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social, health, political imagery through the lens of George J Huba PhD © 2012-2019

While having dementia, I realized that I could not always depend on myself to be able to remember what had happened to me over time. Symptoms? Mood? Problems? Successes?

One of the most effective ways to improve medical treatment is for the healthcare provider(s) and the patient to work as a team. Notice that one of the first things your doctor asks is “how are you?”

How you answer that question will greatly determine how much you and healthcare providers can accomplish during the appointment.

When friends ask you how are the automatic response is “fine” for most people. Same thing for when doctors ask that at the beginning of an appointment.

Let’s be real here. When you have dementia, things are not going to be fine ever again. By just replying “fine” your friend or healthcare provider might infer that you are avoiding answering honestly or even worse, they will believe that you are “fine.”.

About a year after my diagnosis 10 years ago, I stopped just answering “fine” and adopted the following response.

“For someone who has dementia, II am doing as well as anyone can realistically expect, and many times even better than that. I am eternally grateful to my doctors, family, and friends.” Or something more informal but expressing the same thoughts

Now, if you want to get the most out of your doctor’s appointment, you need to quickly, fully, and accurately tell your doctor what “fine” or “terrible” means to you..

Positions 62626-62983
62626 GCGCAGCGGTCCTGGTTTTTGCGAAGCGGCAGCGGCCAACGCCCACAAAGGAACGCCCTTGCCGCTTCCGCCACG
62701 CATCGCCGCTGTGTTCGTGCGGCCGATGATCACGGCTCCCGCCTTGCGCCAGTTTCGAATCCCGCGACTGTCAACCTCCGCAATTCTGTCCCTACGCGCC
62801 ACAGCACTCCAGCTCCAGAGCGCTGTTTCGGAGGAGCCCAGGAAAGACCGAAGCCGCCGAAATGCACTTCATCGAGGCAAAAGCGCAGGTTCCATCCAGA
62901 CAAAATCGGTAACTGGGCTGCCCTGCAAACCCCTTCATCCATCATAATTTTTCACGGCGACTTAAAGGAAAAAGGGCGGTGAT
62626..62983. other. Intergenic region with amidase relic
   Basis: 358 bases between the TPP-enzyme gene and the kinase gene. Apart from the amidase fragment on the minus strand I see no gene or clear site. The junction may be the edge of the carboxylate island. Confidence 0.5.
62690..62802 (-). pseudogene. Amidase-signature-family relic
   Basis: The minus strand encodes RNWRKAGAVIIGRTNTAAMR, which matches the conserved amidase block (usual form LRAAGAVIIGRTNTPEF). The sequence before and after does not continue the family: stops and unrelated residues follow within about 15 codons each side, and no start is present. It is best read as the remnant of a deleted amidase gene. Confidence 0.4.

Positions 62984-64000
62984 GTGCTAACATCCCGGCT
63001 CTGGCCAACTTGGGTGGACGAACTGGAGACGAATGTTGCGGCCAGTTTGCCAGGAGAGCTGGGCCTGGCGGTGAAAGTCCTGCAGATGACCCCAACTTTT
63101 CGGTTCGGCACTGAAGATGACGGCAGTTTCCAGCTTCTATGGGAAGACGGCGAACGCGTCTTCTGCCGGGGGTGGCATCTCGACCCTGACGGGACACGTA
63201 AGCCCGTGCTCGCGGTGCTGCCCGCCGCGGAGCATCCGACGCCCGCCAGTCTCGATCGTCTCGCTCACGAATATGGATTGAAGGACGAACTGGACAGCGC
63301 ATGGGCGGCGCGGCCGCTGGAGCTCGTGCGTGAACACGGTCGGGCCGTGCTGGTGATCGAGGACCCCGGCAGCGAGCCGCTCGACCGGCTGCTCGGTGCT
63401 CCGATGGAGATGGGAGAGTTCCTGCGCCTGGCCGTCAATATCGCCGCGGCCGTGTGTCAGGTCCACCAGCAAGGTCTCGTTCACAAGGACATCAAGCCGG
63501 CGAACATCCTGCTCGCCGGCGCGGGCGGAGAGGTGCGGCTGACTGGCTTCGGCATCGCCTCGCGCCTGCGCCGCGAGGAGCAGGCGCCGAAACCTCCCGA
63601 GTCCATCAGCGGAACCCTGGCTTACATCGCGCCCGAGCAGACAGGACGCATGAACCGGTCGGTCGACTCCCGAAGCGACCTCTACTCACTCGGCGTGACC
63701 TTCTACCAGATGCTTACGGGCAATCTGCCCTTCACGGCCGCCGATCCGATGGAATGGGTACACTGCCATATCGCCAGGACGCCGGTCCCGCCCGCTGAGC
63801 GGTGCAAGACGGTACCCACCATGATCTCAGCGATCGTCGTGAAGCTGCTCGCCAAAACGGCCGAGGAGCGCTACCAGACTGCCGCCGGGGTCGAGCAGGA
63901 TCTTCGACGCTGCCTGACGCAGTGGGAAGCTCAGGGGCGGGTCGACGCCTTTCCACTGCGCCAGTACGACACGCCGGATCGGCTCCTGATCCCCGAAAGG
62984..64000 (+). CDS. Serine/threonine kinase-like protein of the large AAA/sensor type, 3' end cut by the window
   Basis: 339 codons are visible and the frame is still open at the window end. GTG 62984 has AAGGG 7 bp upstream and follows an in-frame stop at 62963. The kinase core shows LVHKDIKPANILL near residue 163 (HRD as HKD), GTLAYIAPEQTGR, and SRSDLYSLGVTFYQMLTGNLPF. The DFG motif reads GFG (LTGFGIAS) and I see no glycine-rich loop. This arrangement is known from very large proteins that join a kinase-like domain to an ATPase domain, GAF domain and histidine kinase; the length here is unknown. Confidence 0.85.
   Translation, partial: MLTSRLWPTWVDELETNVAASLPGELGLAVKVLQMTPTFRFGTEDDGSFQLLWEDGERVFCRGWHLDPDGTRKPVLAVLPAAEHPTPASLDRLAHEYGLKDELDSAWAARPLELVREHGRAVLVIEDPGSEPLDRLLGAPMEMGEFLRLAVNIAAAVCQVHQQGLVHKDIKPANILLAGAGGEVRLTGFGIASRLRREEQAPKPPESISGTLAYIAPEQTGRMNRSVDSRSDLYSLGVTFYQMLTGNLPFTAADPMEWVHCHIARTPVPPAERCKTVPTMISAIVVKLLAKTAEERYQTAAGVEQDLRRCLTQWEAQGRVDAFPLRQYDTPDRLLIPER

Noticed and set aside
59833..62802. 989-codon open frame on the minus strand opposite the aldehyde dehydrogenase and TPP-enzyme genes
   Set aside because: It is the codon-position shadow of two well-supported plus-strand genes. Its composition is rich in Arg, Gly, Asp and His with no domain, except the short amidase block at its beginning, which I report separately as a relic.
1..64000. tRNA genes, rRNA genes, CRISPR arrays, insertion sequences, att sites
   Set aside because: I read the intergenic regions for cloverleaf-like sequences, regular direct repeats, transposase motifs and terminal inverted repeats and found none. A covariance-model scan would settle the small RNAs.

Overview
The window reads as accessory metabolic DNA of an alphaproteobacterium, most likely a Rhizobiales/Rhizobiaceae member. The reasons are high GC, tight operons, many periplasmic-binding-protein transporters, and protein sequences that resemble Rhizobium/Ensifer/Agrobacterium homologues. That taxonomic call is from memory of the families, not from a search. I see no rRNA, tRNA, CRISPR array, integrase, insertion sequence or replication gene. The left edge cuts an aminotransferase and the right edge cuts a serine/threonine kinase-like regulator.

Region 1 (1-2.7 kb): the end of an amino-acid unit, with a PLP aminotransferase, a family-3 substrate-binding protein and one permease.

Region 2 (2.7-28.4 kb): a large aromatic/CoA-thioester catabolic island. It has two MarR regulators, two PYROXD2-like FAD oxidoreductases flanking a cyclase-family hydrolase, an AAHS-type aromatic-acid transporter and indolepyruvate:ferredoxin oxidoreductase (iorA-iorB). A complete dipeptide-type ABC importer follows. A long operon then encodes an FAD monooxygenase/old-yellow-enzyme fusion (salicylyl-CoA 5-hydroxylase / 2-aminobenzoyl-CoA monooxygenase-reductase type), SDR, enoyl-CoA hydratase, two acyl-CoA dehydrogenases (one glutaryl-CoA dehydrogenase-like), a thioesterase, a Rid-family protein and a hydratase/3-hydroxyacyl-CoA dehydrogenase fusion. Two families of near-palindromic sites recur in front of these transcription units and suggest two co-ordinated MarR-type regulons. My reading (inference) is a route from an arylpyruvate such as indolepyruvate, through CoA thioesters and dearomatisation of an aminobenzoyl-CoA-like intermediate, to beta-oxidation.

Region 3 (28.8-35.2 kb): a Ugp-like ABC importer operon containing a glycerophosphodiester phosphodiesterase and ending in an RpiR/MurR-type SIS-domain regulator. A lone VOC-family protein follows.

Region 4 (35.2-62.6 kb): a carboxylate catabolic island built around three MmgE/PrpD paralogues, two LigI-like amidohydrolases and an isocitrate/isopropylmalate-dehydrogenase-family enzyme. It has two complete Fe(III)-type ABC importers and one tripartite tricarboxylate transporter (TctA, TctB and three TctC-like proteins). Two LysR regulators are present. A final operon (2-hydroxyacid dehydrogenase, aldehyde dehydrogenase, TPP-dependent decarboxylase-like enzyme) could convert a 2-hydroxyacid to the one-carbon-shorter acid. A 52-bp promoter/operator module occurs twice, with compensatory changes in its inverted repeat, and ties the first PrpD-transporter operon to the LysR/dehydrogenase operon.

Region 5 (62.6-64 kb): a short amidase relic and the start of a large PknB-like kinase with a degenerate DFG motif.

Doctors are scientists trying to use all of their skills to determine what they can do to make your life better and more comfortable.

They need DATA. Not just data that comes back from a blood test or your blood pressure or weight but data on how your medications are working, how you get through your day with dementia, events that may have happened like a fall, and side effects you get from your medications.

I know how to deal with the need of the doctor for DATA to fine-tune your treatment. You figure out what she needs to know and you start to document what is going on.

So I started to prepare for the appointments by spending a few minutes developing a mind map that would help me remember what to say in my appointment using the mind mapping techniques I talk about in this blog. This helps me capture in more detail how the 3 or 6 months between appointments had been going. And it helped me understand how the things I did and the environments I faced determined the outcomes of my treatment.

II started collecting some data about myself and I brought some mind maps to my doctor appointments regularly. It got much easier for me to explain how I had been doing since my last appointment. How well did my medications work? Did they have side effects? How did I structure my day and how did I get along.

Several doctors saw me consulting a bright and clear mind map on my lap. In several cases, they (my neurologist and my internist) almost grabbed the display from my hands. I now have dozens of mind maps scanned into my medical chart.

The mind map below shows some of the data I collect and how I present it to my doctors.

Expand the image by clicking on it.

I’ll be creating many more blog posts on how to work with your healthcare provider and provide her with data that helps her understand what works well for you. Watch this space.

 

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